When I was in High School, I used to spend lots of time creating worlds. I mapped out continents, developed what I thought were internally consistent climate and weather patterns, designed and built centers of population, created languages and religions, and wrote extensive backgrounds (history) for all of the above. All of this was part of my responsibility as game master for my group of friends when we played role-playing games. As I grew older and learned more, my creations grew ever more complex. This had the effect of consuming huge swaths of time which ate into my social life, such as it was. Much of that work was apparently lost on the players in my games, who never seemed to wonder why a particular dungeon was where it was, or why a particular warlord acted the way he did. This took away from my enjoyment of the labor somewhat, but I still enjoyed it. As an intellectual exercise, it requires at least a cursory knowledge of history, geography, geology, linguistics, biology, physics, and a host of other disciplines. Role-playing gaming, then, was the “gateway drug” for a lifelong interest in science.
The point of this blather is not merely shameless self-congratulation. Despite my often intense focus on building “realities” for fantasy universes, I never thought they were real. They were mental playgrounds, a shared experience with my friends in which we could exercise our imaginations, nothing more. My position as game master did not grant me any special status or authority with my friends outside the game, nor did I expect such. The games were fantasy, not reality, and we all knew the difference. As a side note, we never allowed our fantasies to unduly interrupt the reality of such things as girlfriends or parties. All this is as it should be. The fantasies we built and shared during the game were no more than fantasies, and the fantastic realities of “real life” always reigned supreme. Since High School, I have continued to indulge in my hobby of building fantasy worlds, but I am far more intrigued and awed by the sheer spectacle of the real world, which is far more fantastic than anything I’ve created.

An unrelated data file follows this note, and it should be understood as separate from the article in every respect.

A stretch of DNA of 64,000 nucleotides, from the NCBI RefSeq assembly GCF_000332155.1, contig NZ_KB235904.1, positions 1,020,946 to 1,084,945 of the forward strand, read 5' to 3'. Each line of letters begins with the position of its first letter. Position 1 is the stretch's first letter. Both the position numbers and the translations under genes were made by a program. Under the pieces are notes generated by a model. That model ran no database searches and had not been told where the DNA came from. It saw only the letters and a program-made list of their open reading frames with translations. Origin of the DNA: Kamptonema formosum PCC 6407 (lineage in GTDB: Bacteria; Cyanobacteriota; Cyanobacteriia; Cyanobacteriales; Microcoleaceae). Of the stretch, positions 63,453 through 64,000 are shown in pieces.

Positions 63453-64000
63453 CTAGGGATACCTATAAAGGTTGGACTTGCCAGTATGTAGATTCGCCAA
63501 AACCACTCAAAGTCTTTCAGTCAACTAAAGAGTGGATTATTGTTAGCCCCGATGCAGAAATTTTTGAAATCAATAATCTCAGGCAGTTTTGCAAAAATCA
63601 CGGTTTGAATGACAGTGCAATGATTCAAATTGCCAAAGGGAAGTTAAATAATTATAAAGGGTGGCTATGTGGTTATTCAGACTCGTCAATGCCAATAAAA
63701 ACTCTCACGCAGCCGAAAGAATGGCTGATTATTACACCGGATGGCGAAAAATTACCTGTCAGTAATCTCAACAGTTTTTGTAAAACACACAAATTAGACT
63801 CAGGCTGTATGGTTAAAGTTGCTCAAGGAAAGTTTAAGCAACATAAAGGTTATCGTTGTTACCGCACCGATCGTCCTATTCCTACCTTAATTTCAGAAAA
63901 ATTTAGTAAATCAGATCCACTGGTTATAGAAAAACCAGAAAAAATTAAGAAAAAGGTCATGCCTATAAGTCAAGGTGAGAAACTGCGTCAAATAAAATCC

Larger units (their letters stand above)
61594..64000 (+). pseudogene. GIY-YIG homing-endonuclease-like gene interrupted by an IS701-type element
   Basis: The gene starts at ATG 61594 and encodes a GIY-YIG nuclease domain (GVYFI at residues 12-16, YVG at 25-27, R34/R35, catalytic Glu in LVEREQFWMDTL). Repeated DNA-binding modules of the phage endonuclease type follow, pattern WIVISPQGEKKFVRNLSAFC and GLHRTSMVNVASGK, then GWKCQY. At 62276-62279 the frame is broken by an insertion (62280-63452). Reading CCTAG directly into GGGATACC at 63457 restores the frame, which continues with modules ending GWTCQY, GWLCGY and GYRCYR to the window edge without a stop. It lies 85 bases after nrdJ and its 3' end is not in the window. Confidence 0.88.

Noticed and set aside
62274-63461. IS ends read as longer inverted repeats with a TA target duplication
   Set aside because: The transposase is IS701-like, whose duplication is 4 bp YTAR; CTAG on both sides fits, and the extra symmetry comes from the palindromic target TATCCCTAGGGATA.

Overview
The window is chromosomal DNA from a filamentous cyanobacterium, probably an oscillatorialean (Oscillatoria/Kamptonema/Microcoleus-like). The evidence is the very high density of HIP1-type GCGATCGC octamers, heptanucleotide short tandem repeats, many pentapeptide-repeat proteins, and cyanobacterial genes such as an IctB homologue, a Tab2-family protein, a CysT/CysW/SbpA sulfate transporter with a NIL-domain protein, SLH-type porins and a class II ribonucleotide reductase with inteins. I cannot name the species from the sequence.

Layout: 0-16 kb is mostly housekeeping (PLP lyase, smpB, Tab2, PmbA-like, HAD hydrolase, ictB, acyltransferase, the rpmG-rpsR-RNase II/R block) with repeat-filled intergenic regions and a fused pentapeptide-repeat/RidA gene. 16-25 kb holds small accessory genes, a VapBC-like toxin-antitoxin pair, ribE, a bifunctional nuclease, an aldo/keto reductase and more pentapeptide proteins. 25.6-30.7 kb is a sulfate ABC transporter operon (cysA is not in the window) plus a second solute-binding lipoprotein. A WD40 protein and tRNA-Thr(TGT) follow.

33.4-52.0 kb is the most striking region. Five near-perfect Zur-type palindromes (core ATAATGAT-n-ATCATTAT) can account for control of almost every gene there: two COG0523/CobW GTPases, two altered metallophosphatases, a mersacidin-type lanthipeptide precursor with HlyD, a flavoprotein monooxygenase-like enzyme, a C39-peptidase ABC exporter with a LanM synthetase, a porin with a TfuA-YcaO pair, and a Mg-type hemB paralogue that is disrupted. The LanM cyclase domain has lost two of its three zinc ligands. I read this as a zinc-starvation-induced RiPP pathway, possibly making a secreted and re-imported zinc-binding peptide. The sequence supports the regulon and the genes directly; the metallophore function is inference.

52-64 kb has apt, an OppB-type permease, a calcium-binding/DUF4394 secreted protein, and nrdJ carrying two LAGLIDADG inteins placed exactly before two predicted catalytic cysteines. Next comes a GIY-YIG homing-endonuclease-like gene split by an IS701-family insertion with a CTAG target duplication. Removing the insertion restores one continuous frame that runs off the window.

That brings me to the real point of this rant. My political views haven’t changed much over the past couple of decades, and I was always considered fairly conservative until the last ten years or so. The “conservative” portion of the US political dimension has shifted so far to the right that I’ve been recently accused of being a democrat. So far, not much of a problem. Political winds are always shifting, and political labels are- in my opinion- largely a waste of time.